Big-League Dreams, Minor-League Fields

TOLEDO, Ohio - Baseball dreams begin on minor-league fields. Sometimes they end there, too.

Ned Skeldon Stadium, on the Lucas County fairgrounds, is fairly typical. It's the field of the Toledo Mud Hens, the Class AAA affiliate of the Detroit Tigers.

As you might expect, most players in the Mud Hens' clubhouse are young. They've climbed through the Tigers' farm system with stars in their eyes. Now they're waiting for the next step, a shot at the big leagues.

Yet, they're not all young. And they don't all have stars in their eyes.

And a few aren't waiting for anything more exciting than the start of this night's game.

Karl Allaire is one of those.

"I'm a journeyman minor-league player," Allaire said. "Even if I make it up there, I know I'll just be a utility player."

Allaire is a 28-year-old infielder. He was drafted in the third round by the Houston Astros in 1984. He signed as a minor-league free agent with the Tigers in 1990.

"There's a lot of stiff competition for major-league jobs," said Allaire, who is batting .263 for the Mud Hens. He never has played in the majors.

But many have.

Gary Pettis sits in this clubhouse. He played 10 years in the big leagues, two with Detroit. But, so far this year, Pettis has been released by Texas and San Diego.

The Tigers signed the 34-year-old Pettis to a minor-league contract last week.

"He's been an inspiration," said Joe McDonald, the Tigers' vice president for player development. "He's playing to get back to the big leagues. He'll probably go to an expansion team. He's there with a very good attitude."

Expansion is talked about a lot in this clubhouse. Two new teams will be added to the ranks of the majors next season: The Florida Marlins in the American League, the Colorado Rockies in the National League.

"I think a lot of guys are waiting for expansion," left-hander Jamie Moyer said. "It definitely creates jobs."

The 29-year-old Moyer pitched six years in the big leagues. He was 0-5 with the St. Louis Cardinals last season. The Tigers signed him as a free agent May 24, and he has compiled a 5-4 record and 3.17 ERA with the Mud Hens.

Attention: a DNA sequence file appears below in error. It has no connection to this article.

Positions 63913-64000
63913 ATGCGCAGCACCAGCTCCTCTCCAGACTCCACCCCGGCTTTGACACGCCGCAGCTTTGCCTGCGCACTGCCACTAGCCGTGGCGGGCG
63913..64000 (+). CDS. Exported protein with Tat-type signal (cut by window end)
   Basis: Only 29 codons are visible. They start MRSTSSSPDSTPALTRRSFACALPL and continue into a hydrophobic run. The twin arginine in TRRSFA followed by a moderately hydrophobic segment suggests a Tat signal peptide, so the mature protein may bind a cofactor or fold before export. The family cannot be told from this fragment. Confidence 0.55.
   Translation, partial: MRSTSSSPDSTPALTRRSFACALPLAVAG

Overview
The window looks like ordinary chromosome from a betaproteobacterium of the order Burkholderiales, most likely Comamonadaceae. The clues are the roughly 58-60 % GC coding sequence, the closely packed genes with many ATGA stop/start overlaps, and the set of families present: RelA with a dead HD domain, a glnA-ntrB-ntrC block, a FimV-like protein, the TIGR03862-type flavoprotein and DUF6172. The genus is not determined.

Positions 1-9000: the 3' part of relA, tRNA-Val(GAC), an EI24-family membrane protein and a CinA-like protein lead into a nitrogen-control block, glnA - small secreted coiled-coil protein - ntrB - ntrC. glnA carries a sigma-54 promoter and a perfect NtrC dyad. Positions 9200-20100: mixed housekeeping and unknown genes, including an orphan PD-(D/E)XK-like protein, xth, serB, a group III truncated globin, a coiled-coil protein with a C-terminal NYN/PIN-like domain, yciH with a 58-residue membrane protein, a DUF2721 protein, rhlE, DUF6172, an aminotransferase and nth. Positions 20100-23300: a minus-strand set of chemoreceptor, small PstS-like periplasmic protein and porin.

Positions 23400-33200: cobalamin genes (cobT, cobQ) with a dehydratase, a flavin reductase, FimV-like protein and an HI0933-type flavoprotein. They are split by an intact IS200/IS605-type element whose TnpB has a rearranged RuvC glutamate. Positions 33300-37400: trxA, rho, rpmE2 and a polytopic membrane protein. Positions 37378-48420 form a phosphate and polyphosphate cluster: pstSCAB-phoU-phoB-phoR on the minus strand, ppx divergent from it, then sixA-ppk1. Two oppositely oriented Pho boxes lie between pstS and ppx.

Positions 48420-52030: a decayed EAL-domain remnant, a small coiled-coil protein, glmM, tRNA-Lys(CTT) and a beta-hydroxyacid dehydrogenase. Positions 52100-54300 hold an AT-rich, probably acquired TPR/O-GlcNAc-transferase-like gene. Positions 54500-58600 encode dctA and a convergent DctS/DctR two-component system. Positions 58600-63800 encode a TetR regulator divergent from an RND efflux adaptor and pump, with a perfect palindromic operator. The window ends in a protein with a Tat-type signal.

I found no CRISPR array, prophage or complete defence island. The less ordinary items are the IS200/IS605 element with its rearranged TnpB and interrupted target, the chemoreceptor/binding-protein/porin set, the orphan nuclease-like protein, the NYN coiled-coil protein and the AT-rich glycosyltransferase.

Other players, like Phil Clark and Shawn Hare, don't know quite what to think. This season seems to be hardest on them. Both have been called up to Detroit this summer; both were sent back down.

The 24-year-old Clark was Detroit's top draft pick in 1986. He was a catcher then. He's been switched to the outfield since blowing out a knee two years ago.

The Tigers called Clark up on May 27, his first crack at The Show. In 19 games with Detroit, he hit .378 with one home run and four RBI. But they sent him back the day Rob Deer came off the disabled list.

Getting sent back down hurt enough. But the stinging words of Detroit Manager Sparky Anderson are likely to haunt Phil Clark far more.

"If a guy can't run, he can't sit," Anderson said. "If he can't run, but he can hit, he has to play. You can keep a guy that can run, because you can use him in so many ways."

The implication is clear: The knee injury has probably cost Clark any chance of playing for Detroit, at least while Anderson is around.

Hare's story is more complicated.

He was called up May 14 and sent down June 29. Hare was hitting .351 with 19 RBI before his callup. He has averaged .333 and belted three homers in his 13 games since being returned to Toledo.

Yet, while with Detroit for six weeks, Hare had only 14 at-bats. He got one hit, a single that drove in two runs.

"I knew I was day-to-day," said Hare, 25. "So, I went up to the plate each time knowing, `I gotta have a hit here.' You can't do that.

"But I'm not giving up. I'm just not ready for a 9-to-5 job, yet."

The dream dies hard.